Click here for a zoomable version. 
In a previous post I talked about castle maps, and even though the image didn't come out very well, I encourage you to click on the link to Estalia and check it out -- although the castles are not historical per se, they're very well researched and definitely worth taking a look at. 

You can find lots of historical house plans online, which is particularly good for more modern scenarios. Medieval house plans tend to be simpler than most fantasy games make them out to be, presumably because there are fewer secrets and fewer fun things to do in a house that's basically one big room and a few little ones. 

But the toughest map of all is the dungeon map properly so-called. The problem is that real-world structures other than homes don't often have the complexity that a real dungeon requires in order to be interesting. Still, there are some good ones. 

If you play in my Wednesday night D&D game, read no further.

So, for instance, check out this lovely Polish salt mine: 

You should be able to click on those, particularly the top one, to enlarge them. Well worth it for that top one, although sadly I can't find a bigger version of the second image. 

Or check out this map of the catacombs of Rabat.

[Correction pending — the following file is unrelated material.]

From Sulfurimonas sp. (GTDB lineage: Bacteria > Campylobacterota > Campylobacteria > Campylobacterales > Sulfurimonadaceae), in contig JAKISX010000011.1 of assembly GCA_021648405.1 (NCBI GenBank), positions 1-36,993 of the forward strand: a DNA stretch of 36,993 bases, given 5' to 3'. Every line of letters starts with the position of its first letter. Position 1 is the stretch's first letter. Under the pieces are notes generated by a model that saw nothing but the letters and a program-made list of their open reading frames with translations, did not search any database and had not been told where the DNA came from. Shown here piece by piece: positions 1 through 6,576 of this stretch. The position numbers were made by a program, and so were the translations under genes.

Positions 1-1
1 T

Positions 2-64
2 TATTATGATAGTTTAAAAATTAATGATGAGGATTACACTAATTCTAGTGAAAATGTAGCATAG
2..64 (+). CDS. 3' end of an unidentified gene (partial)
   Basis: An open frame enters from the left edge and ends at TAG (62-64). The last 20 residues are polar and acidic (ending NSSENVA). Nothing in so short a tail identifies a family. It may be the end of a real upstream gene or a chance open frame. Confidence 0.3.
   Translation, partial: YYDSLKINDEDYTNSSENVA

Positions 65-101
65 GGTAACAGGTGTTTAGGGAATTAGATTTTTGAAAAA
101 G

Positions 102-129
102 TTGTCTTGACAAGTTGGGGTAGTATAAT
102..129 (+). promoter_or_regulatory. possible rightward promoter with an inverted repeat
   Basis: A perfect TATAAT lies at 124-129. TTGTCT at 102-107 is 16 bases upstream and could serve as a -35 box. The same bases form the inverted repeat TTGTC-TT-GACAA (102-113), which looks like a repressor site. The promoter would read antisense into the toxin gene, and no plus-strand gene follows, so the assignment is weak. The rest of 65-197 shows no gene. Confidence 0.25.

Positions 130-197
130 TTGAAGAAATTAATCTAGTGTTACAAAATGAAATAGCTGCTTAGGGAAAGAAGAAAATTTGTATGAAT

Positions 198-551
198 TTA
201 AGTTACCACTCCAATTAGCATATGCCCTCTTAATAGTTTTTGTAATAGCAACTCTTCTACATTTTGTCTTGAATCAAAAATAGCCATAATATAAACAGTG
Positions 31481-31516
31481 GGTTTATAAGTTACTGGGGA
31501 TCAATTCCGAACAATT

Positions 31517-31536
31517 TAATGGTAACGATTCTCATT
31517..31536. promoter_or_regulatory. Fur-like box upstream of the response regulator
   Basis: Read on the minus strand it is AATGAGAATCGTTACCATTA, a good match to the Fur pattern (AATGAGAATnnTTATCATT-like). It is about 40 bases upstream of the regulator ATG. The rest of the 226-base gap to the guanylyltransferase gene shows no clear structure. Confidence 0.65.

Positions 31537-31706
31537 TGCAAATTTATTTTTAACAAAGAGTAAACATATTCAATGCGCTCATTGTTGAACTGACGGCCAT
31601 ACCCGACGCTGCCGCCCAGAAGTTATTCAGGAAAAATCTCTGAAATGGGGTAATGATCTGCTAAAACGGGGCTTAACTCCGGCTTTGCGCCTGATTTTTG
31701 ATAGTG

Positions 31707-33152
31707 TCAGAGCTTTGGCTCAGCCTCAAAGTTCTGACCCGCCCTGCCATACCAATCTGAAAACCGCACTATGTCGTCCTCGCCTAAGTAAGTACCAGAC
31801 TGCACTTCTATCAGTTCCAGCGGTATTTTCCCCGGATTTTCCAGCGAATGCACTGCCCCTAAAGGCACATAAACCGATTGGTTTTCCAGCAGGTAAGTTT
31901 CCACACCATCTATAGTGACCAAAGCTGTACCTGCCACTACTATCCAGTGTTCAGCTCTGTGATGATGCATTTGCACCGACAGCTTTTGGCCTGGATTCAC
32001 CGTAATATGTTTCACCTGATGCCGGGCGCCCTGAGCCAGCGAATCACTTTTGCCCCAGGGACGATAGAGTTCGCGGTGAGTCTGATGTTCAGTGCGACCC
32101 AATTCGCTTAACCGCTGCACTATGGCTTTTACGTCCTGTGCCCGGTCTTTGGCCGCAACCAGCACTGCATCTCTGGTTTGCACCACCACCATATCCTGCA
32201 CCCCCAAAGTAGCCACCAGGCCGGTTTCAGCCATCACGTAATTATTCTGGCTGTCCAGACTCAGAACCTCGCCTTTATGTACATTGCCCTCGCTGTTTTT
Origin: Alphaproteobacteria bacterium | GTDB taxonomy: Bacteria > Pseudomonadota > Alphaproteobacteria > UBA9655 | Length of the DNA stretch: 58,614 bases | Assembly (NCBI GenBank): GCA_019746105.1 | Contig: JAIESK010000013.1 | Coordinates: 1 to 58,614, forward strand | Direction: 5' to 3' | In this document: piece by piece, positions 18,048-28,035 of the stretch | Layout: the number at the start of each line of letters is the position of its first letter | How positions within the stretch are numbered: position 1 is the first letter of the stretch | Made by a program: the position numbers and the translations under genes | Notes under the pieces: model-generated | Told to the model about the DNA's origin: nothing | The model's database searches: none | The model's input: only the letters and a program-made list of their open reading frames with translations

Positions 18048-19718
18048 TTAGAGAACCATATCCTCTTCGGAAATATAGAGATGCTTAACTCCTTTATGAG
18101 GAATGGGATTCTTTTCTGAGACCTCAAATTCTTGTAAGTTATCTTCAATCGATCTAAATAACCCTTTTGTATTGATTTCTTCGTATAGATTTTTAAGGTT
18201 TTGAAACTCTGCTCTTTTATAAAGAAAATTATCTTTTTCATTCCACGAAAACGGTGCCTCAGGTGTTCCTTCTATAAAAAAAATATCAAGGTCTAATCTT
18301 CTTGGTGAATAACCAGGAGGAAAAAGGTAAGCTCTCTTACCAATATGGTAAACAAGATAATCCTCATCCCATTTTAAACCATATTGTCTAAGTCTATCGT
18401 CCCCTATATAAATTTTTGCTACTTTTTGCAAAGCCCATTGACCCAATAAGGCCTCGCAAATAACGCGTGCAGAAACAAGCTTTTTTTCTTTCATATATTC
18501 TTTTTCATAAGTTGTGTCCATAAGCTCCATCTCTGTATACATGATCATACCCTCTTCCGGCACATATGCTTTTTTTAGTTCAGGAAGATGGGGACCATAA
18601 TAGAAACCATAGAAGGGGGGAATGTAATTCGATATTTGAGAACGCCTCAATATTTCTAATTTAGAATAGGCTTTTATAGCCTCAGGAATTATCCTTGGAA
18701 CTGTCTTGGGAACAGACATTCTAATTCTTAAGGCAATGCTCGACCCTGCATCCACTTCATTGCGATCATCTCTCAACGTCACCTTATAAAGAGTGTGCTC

I tend to chop maps up, relabel them, use parts of them, add things and so on. I have a huge hangup where I want things to look neat and professional, so in fact I am extra crude in my manipulations as a way of overcoming that. 

Here are some good places to find maps: 

If you're looking for a location in the UK, you want to go here. However, it's search-by-location. Good if you want to know what Braintree looked like in the mid 19th century, not good if you just want to find somewhere cool-looking. Also some good resource from the British Library

The New York Public Library has tens of thousands of maps (and other things) online -- and not just maps of New York, either. 

Old Maps Online has a map-based search which is pretty cool. 

There's some quite good stuff in the Old Maps tag on flickr, even. 

1 comment:

  1. Thanks for all the great resources!

    The first thing I thought of when looking at that deep cave map was that we were pretty much looking at it in a cross section. So any of the places where it seems to level out for a while with a big cavern space could be an opportunity to do pretty much whatever was wanted with the actual layout of that level. Sure in real life it's probably just mostly straight shafts with occasional wide spots, but in D&D land all those wide spots could hold underground cities or complex inter-relating passages, or otherwise be considerably bigger and more complex that what could be seen in just a cross-section.

    One of my favorite sources of inspiration for town maps, in particular, are the three-dimensional models that lots of museums have, reconstructing what various places look like at various periods. There's a whole museum in Paris dedicated to these huge things, that were actually used to plan out military strategy, but lots of places have modern ones too. Unfortunately I never seem to get very good pictures of them, since they're usually covered in glass. One of the big museums in NYC had a whole series of these, depicting various important port towns. I should go through my photos and see if any of those came out.